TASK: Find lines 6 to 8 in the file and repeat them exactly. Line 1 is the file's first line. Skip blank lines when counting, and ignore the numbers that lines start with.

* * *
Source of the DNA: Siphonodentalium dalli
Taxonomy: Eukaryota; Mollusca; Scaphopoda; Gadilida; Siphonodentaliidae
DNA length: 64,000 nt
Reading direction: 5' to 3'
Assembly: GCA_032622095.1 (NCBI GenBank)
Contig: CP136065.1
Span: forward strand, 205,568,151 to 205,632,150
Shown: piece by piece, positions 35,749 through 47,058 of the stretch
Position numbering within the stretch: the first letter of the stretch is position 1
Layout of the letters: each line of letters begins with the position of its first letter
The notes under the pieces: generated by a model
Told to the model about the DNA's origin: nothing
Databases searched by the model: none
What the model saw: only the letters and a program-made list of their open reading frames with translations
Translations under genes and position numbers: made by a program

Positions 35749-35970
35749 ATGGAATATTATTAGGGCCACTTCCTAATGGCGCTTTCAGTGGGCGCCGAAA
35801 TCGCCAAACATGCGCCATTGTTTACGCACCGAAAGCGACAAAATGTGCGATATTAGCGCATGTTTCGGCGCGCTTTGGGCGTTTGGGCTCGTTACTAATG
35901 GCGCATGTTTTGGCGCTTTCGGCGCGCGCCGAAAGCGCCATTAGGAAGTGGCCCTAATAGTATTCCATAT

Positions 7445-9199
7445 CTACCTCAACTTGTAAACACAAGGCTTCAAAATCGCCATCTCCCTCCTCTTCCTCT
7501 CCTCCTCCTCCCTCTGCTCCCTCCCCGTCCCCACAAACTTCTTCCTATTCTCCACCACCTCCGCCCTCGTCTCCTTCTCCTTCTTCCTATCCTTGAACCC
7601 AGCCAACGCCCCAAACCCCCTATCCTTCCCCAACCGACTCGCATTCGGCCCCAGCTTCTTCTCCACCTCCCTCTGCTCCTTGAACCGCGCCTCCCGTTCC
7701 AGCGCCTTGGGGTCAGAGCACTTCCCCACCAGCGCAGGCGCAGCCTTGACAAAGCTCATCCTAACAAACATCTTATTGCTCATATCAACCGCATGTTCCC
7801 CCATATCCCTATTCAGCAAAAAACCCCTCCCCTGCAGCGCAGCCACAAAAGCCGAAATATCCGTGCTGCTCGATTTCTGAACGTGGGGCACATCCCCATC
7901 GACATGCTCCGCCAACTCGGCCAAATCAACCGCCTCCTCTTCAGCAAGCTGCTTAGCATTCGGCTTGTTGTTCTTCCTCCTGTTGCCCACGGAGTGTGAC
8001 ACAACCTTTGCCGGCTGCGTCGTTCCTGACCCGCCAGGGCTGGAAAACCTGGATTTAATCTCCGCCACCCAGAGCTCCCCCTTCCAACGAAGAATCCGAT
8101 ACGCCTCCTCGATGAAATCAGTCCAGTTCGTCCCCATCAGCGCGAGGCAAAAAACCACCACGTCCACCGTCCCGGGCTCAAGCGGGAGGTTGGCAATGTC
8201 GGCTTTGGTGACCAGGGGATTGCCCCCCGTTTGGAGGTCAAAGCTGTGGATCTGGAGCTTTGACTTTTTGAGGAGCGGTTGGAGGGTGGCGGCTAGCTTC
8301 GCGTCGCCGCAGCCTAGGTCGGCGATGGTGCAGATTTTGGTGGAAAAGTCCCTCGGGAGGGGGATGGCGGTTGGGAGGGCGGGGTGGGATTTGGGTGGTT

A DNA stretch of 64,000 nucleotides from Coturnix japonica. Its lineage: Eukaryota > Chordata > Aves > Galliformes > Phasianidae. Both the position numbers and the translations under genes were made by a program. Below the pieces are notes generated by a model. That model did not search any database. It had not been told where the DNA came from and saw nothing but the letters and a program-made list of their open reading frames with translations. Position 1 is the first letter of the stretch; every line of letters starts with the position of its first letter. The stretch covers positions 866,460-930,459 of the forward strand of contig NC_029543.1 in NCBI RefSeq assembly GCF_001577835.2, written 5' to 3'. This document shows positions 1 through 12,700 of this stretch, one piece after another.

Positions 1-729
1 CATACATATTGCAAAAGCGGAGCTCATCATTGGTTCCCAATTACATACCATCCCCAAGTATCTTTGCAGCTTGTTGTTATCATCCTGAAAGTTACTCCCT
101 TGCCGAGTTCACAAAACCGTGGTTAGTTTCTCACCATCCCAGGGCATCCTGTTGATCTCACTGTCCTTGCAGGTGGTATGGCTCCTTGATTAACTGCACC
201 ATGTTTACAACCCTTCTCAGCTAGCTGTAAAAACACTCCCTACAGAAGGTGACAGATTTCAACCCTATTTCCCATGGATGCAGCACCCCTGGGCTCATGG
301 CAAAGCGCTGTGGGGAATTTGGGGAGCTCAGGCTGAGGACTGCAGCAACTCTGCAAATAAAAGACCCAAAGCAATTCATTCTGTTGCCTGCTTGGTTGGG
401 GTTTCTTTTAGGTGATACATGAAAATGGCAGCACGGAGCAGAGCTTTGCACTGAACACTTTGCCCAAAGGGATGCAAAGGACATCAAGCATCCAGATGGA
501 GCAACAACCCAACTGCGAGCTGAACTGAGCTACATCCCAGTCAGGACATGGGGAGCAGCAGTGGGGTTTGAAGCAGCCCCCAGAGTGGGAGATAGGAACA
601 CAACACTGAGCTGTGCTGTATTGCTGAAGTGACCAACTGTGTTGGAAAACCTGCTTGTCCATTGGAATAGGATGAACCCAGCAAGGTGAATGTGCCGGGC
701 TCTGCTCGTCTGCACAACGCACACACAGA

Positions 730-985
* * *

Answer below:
Contig: CP136065.1
Span: forward strand, 205,568,151 to 205,632,150
Shown: piece by piece, positions 35,749 through 47,058 of the stretch